After I create the data frame, I call the "glimpse" function which gives me the ability to do a quick check to see if the data was correctly read into R. The screen shot below is a look at just the first 8 columns in my data frame, most importantly I see that there are 159,915 observations which tells me that It was a success. Wow thats a lot of data!
Cleaning & Filtering Data for All Third Downs
A word of caution: The biggest challenge to a data scientist when using using large data sets is the integrity of the data itself. You have to spend the time to ensure the accuracy of your data by appropriately cleaning & organizing it to a useable format. In my experience, more time should be spent cleaning & organizing data than on the analysis itself. There is so much great data that you can pull using cfbscrapR but for the purposes of this analysis, I only need a few columns. The "select" function allows me to create a new data frame containing the columns ( down, distance, play text, yards gained and play type), which is all I need in order to run my analysis. After selecting the columns, the "filter function" is used to filter out only 3rd down plays.
In addition to filtering for only third downs, I have to take it a step further by making sure that the plays in my new data frame are truly third down plays. One thing you will learn using cfbscrapR is that the data can sometimes be mis-labeled because of the way play by play data is stored in its data source. For this reason, you have to be extra careful before running any analysis. If plays are mislabeled, you must know what you're looking for and have the ability to "clean" the data. Having a good understanding of the game helps as you can scan the data to filter out inconsistencies that may skew your analysis. My experience as both a data scientist & football coach allows me to better understand the data and keep it relevant to ensure accuracy. One of the quirks found in cfbscrapR is that sometimes plays such as Kickoffs, Kick Returns & others are mislabeled as third down plays, so I correct this by filtering the play_type to only include actual offensive plays and storing it as a new data frame called "third.downs".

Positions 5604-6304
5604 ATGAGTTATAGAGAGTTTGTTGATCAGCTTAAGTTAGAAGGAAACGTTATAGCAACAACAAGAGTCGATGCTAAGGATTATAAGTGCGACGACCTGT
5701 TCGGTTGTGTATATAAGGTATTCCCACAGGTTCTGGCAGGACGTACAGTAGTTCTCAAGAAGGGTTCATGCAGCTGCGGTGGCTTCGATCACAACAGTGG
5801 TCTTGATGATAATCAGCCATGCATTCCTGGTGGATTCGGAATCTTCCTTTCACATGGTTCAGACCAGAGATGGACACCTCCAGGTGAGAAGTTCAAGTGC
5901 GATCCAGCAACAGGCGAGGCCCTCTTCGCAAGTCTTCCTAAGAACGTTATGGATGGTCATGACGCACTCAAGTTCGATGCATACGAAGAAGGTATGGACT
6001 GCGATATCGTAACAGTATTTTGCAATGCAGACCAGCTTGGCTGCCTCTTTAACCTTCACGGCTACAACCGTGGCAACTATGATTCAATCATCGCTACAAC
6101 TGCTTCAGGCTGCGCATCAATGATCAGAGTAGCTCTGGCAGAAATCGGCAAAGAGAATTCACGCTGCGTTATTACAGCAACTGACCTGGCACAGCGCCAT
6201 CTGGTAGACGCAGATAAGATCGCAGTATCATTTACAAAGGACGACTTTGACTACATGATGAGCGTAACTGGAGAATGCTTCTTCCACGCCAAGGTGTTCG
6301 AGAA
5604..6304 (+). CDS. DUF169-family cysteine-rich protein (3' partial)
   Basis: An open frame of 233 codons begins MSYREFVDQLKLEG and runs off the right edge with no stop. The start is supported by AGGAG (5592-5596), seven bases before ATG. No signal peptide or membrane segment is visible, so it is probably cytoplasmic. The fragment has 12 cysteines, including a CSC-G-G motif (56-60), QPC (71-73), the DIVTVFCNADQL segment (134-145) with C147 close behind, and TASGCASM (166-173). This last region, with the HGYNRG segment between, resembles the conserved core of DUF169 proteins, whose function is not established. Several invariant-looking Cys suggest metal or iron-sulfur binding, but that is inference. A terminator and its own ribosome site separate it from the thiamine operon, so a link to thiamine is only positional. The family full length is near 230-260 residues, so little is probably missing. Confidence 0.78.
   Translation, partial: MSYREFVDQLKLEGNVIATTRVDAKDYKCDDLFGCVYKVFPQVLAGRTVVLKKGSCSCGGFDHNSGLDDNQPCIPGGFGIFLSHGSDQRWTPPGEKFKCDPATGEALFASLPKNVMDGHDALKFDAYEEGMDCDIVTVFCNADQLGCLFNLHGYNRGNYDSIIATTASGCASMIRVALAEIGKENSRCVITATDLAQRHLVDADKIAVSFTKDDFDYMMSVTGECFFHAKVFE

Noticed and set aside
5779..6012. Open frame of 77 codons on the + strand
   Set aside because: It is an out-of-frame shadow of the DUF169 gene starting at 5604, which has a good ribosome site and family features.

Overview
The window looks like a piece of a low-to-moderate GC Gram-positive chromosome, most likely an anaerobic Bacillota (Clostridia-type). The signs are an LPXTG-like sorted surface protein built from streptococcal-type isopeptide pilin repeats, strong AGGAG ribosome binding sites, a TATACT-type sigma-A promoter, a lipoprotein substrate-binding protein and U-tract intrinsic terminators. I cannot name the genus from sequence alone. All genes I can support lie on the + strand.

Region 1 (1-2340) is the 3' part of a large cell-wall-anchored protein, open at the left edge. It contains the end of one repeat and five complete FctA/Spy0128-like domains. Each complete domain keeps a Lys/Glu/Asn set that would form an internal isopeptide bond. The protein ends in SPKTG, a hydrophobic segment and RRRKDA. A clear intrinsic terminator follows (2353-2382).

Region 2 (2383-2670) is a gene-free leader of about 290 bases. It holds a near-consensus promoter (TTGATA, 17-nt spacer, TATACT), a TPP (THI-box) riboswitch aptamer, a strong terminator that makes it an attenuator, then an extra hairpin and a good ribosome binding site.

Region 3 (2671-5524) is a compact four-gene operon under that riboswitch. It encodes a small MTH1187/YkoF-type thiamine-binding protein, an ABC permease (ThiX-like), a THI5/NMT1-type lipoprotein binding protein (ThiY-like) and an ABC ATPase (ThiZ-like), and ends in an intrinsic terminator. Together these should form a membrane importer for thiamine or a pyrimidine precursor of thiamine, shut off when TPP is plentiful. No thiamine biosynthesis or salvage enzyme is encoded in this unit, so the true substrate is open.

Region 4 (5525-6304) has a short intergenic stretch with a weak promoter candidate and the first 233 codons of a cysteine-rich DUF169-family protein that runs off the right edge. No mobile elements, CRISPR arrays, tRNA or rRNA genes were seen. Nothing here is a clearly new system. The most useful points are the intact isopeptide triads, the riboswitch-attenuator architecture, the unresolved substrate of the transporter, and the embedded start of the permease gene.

After cleaning and filtering the data I use another quick check to make sure that I only have third downs included in my data. I use the "summary function" to quickly scan for accuracy in the "down" column and you can see that I do in fact only have third downs. Remember we started out with over 195,000 observations in our original data frame, so taking a little extra time to do things right goes a long way!
Creating Third Down Distance Categories